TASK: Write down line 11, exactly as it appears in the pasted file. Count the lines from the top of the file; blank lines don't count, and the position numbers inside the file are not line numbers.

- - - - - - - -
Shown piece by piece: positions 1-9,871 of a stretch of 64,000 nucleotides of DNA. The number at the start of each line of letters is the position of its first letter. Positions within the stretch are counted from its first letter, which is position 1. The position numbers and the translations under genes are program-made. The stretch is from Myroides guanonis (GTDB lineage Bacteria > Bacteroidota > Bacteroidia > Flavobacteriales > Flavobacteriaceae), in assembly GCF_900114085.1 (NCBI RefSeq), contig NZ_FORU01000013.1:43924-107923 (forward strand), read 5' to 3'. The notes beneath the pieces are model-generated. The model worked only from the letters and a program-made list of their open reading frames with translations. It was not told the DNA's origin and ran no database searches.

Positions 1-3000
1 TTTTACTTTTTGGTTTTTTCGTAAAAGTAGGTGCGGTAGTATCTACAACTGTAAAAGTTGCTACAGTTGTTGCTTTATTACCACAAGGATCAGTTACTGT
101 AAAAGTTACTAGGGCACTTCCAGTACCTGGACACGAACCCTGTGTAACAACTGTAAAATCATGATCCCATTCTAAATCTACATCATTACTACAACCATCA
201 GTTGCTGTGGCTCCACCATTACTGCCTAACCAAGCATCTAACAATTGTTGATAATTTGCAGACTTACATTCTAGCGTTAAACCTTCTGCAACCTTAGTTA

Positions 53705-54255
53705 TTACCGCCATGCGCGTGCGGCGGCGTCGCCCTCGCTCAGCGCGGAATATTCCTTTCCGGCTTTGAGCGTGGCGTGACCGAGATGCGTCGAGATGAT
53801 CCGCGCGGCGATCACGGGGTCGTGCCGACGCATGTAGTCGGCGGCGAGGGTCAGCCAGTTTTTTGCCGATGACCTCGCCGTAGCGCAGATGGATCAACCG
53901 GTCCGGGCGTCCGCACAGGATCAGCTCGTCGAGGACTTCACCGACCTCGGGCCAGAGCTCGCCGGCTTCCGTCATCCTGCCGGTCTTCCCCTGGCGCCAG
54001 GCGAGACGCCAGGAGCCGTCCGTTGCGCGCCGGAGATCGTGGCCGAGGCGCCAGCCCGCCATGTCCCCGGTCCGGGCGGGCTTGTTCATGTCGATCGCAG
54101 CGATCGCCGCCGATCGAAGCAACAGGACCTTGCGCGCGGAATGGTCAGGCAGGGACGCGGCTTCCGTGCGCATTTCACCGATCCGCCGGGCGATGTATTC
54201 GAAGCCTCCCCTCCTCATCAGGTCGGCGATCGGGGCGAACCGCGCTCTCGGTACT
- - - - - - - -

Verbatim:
54101 CGATCGCCGCCGATCGAAGCAACAGGACCTTGCGCGCGGAATGGTCAGGCAGGGACGCGGCTTCCGTGCGCATTTCACCGATCCGCCGGGCGATGTATTC